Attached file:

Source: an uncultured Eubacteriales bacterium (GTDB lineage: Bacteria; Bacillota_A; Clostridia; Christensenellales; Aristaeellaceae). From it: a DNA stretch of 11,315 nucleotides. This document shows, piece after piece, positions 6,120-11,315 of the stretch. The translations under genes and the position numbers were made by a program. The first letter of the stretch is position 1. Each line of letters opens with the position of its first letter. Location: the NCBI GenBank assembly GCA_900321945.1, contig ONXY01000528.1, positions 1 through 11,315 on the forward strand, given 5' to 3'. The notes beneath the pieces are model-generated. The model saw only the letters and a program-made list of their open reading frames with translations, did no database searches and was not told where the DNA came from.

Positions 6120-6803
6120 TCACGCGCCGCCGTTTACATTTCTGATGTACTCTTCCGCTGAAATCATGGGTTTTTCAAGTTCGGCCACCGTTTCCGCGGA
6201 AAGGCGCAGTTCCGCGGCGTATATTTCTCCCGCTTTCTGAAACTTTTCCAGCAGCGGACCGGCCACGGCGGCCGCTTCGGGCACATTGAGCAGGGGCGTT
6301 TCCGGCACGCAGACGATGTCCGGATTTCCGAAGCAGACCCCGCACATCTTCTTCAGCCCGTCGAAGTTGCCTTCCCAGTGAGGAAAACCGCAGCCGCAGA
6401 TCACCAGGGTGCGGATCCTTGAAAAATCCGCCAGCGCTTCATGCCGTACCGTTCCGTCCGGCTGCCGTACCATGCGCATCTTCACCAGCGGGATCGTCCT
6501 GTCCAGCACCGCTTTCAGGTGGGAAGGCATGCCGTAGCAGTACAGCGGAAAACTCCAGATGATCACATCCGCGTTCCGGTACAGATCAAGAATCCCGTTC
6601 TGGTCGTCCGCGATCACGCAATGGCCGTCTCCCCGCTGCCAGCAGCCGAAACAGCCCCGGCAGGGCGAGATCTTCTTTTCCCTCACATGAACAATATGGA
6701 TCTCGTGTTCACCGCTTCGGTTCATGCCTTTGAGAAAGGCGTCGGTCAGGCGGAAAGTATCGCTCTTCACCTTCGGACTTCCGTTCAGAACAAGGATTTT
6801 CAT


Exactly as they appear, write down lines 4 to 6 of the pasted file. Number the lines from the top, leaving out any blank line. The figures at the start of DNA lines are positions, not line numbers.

6201 AAGGCGCAGTTCCGCGGCGTATATTTCTCCCGCTTTCTGAAACTTTTCCAGCAGCGGACCGGCCACGGCGGCCGCTTCGGGCACATTGAGCAGGGGCGTT
6301 TCCGGCACGCAGACGATGTCCGGATTTCCGAAGCAGACCCCGCACATCTTCTTCAGCCCGTCGAAGTTGCCTTCCCAGTGAGGAAAACCGCAGCCGCAGA
6401 TCACCAGGGTGCGGATCCTTGAAAAATCCGCCAGCGCTTCATGCCGTACCGTTCCGTCCGGCTGCCGTACCATGCGCATCTTCACCAGCGGGATCGTCCT